Measuring and Improving Diagnostic Safety in Primary Care: Addressing the “Twin” Pandemics of Diagnostic Error and Clinician Burnout


Diagnostic errors are a source of unacceptable harm in health care. However, improvement efforts have been hampered by the lack of valid measures reflecting the quality of the diagnostic process. At the same time, it has become apparent that the healthcare work system, particularly in primary care, is chaotic and stressful, leading to clinician burnout and patient harm. We propose a new construct that health systems and researchers can use to measure the quality and safety of the diagnostic process that is sensitive to the context of the health care work system. This model focuses on three measurable practices: considering “don’t miss” diagnoses, looking for red flags, and ensuring that clinicians avoid common diagnostic pitfalls. We believe that the performance of clinicians with respect to these factors is sensitive to the health care work system, allowing for context-dependent measurement and improvement of the diagnostic process. Such process measures will enable more rapid improvements rather than exclusively measuring outcomes related to “correct” or “incorrect” diagnoses.

Safe, accurate, efficient, and timely diagnosis is the cornerstone of effective modern medical care. Since nearly all therapeutic and prognostic decisions are made on the basis of diagnostic decisions, an error at a given point in the diagnostic process may lead to multiple downstream consequences. Primary care encounters have long been especially vulnerable to diagnostic errors,1,2 given time constraints and the nonspecific nature of undifferentiated symptoms patients bring to primary care. These challenges are now potentially compounded by “virtual visits,” which are challenged by the lack of a face-to-face encounter and physical examination.3

There has been an increased focus on diagnosis in recent years as the striking and unacceptable burden of diagnostic error has become better understood. Approximately 15% of inpatient and 5% of outpatient diagnoses are in error and diagnostic errors tend to be more harmful than other types of medical errors.2,4 However, much of the work (including ours) to date has addressed the incidence and causative factors leading to diagnostic error, with relatively few trials producing measures or evidence of pragmatic strategies that improve the safety of diagnostic processes.


Measuring diagnostic accuracy may be expensive, difficult, and fraught with potential for blaming clinicians when a diagnosis emerges that they may not have been able to make sooner.5,6 Approaches and measures focusing attention upstream—examining the diagnostic process—may be better suited as targets for preventing diagnostic errors rather than focusing on imperfect outcome measures that may or may not reflect the process used. That is, diagnoses may be made by serendipity rather than high-quality diagnostic processes; these “good” outcomes (accurate diagnoses) should not be used to rate flawed processes upstream.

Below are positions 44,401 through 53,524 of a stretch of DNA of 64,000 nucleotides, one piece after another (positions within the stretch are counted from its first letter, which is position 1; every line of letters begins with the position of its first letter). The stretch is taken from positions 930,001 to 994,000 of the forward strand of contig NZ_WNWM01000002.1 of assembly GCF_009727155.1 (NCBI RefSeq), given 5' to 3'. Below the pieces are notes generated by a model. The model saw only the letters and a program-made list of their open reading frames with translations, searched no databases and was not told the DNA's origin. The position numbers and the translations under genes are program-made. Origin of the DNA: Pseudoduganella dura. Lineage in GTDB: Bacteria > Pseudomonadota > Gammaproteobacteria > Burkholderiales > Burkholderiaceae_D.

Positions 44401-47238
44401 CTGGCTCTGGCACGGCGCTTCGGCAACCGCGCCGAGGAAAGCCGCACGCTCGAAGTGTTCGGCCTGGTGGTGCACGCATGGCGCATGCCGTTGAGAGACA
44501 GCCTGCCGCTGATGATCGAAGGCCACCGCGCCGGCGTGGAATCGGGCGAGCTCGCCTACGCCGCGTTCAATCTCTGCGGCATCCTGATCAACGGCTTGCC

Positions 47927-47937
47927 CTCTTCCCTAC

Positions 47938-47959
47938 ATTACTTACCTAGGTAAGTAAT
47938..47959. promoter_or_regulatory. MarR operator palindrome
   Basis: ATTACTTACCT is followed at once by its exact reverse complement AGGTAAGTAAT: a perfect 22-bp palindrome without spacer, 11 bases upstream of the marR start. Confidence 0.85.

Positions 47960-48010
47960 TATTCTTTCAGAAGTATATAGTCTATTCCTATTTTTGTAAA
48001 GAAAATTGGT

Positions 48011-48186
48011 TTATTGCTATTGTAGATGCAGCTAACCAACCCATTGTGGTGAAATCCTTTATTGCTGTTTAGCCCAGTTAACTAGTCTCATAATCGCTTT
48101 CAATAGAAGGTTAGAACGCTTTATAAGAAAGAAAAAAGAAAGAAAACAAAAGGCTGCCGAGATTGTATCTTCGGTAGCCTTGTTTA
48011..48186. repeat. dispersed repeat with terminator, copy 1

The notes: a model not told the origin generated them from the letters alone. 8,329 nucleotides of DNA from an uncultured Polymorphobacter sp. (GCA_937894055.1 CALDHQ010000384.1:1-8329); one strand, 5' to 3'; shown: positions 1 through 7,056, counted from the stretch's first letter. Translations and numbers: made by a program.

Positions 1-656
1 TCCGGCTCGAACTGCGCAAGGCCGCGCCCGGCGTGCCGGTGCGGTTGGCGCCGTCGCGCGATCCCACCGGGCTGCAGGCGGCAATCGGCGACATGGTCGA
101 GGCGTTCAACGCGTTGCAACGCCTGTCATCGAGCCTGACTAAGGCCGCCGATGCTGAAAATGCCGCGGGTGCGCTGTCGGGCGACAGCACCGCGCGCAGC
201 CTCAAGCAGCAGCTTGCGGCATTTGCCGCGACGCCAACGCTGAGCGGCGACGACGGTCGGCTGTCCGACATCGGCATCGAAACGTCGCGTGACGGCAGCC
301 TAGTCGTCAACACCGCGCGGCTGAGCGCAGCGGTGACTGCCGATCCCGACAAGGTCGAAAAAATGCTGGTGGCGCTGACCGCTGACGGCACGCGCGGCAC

Identifying key process steps that lead to misdiagnosis would represent an important step toward measuring and improving diagnosis. These process measures must be meaningful and reliably measurable, allowing determination of the extent that performance on these process measures is linked to diagnostic outcomes. Furthermore, these measures must be actionable for improvement, allowing us to move forward in both measuring and improving the diagnostic process.


A parallel emerging aspect of patient safety and quality is the growing evidence around work conditions and clinician burnout.7,8,9 Multiple studies have shown that health care work systems often have deleterious effects on providers, and which thereby may negatively impact patient care. Many factors have been identified, including depersonalization and commoditization of health care, discontinuities driven by insurance or geographic disruptions, lack of cohesion among teams, ineffective communication, and burdens and inefficiencies of electronic medical records and other factors, such as chaos in the health care system.10 Prior studies demonstrate strong linkages between burnout and adverse work conditions.9 The same studies linked the work environment to objectively defined errors, including missed preventive practices and errors in diabetes care, but did not show direct links between burnout and errors. More recent studies strongly link burnout with self-reported errors and care deficiencies. Studies are thus needed to assess the relationships between objectively defined diagnostic errors and system factors as well as clinician burnout.7,8

One commonly discussed factor leading to both diagnostic error and physician burnout is the perceived lack of adequate time for clinical encounters. Time pressure has repeatedly surfaced in studies examining provider satisfaction, burnout, and quality of care. Clinicians frequently note discordance between the time needed and time available for clinical encounters. Additionally, studies have also demonstrated that the context of care (e.g., chaos in the clinic) is associated with medical errors overall,10 and find correlations between adverse work conditions and patient outcomes.


If reliable measures of the diagnostic process that are essential for good diagnosis and sensitive to work conditions could be developed, what framework should be employed? While many different aspects of diagnosis could be considered, one logical starting point for diagnostic safety would be a clinical framework that builds on ways “good” clinicians approach diagnosis to ensure that important diagnoses are not harmfully missed or delayed. We propose a framework conceptualized by three intersecting paradigms (Fig. 1): do not miss diagnoses, red flags, and diagnostic pitfalls. Most encounters evaluating patients’ symptoms or signs lead to a clinician formulating a differential diagnosis that emphasizes “most likely” as well as less-likely but nonetheless important “do not miss” diagnostic considerations. Clues to ensure consideration of such critical diagnoses are often referred to as “red flags” and, if overlooked, can lead to suboptimal diagnostic assessment. Studies suggest “failure to consider” such conditions is the leading factor in diagnostic error,11 and strategies to proactively guard against such failures, including simple measures such as reaching out to colleagues, should be incorporated into clinician workflow and documentation. Additionally, a retrospective review of diagnostic error cases demonstrates recurring patterns or “traps”; identifying these pitfalls could help improve situational awareness and avoid errors. Thus, giving clinicians specific and measurable factors on which to focus during an encounter may help equip them to improve their context-specific diagnostic performance.